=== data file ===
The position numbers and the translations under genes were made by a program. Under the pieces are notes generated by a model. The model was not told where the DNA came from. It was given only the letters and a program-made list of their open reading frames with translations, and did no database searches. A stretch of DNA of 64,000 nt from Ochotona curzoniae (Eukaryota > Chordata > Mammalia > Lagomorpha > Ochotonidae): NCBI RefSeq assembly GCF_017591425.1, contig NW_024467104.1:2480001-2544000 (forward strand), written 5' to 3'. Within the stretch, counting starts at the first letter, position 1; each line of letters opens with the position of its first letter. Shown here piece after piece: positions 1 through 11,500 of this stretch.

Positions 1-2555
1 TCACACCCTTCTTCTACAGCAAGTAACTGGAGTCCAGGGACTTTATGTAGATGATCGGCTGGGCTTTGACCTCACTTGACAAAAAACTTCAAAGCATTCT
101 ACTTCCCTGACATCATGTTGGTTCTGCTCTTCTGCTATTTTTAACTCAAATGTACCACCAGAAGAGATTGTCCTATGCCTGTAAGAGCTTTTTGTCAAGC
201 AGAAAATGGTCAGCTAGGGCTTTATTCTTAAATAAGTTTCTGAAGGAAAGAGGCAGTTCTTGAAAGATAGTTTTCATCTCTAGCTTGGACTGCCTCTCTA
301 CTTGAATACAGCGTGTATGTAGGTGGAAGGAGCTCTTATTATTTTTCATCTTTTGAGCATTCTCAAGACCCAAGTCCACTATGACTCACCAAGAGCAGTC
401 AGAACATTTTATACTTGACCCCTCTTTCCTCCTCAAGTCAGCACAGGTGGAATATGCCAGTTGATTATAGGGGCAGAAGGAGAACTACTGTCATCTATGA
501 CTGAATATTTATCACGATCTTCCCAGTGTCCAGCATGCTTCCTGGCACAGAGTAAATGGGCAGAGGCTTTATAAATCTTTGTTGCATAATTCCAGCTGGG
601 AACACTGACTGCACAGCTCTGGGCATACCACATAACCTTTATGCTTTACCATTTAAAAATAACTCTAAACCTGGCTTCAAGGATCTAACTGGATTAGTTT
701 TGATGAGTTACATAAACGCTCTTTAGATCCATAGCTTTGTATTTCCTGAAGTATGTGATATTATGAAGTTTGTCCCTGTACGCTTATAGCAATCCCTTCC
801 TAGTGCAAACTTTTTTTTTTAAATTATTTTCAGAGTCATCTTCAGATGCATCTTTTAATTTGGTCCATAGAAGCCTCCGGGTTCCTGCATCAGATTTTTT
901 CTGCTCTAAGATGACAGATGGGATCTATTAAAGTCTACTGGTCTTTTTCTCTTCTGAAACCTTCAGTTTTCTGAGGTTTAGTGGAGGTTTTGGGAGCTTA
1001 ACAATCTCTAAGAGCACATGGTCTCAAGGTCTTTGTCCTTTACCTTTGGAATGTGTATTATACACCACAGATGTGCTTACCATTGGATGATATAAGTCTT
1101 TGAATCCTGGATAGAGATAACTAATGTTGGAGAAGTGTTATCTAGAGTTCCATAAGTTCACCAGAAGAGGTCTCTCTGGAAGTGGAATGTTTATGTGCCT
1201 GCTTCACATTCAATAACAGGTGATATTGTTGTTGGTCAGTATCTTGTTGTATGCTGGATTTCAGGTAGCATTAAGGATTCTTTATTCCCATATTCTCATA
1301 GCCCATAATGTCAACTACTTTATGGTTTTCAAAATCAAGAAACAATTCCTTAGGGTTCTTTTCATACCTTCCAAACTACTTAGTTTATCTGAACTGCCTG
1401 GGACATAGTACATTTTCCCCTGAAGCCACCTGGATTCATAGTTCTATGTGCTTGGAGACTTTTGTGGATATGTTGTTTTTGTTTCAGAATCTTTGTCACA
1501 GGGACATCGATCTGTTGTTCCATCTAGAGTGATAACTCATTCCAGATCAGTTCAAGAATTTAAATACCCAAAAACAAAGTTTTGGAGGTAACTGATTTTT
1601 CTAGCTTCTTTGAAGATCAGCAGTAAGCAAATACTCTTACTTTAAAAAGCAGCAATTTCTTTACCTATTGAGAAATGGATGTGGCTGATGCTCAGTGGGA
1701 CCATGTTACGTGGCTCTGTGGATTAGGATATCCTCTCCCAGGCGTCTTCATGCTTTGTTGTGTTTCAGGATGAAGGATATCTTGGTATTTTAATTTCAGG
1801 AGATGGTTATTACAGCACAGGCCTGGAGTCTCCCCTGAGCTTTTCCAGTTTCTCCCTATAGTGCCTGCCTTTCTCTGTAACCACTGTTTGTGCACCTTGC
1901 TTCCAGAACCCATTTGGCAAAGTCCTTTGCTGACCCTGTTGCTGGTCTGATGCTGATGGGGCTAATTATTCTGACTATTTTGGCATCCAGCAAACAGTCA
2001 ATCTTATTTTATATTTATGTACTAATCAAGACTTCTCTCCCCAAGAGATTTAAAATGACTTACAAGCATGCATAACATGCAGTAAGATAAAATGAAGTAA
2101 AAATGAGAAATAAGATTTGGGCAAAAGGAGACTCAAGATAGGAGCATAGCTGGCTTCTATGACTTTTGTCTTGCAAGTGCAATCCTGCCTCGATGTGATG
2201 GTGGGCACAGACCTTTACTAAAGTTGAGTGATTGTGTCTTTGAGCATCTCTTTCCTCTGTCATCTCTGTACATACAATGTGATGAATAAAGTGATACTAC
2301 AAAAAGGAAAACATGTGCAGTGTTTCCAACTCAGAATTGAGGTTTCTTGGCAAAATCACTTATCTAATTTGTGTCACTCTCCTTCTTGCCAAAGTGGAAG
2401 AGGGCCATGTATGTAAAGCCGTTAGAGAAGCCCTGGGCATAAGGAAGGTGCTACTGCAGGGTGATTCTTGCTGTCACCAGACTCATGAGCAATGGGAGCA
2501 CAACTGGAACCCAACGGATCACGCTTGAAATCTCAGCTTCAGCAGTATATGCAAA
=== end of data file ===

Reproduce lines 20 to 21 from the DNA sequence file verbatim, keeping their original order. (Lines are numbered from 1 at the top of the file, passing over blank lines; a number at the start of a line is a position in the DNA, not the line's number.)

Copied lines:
1701 CCATGTTACGTGGCTCTGTGGATTAGGATATCCTCTCCCAGGCGTCTTCATGCTTTGTTGTGTTTCAGGATGAAGGATATCTTGGTATTTTAATTTCAGG
1801 AGATGGTTATTACAGCACAGGCCTGGAGTCTCCCCTGAGCTTTTCCAGTTTCTCCCTATAGTGCCTGCCTTTCTCTGTAACCACTGTTTGTGCACCTTGC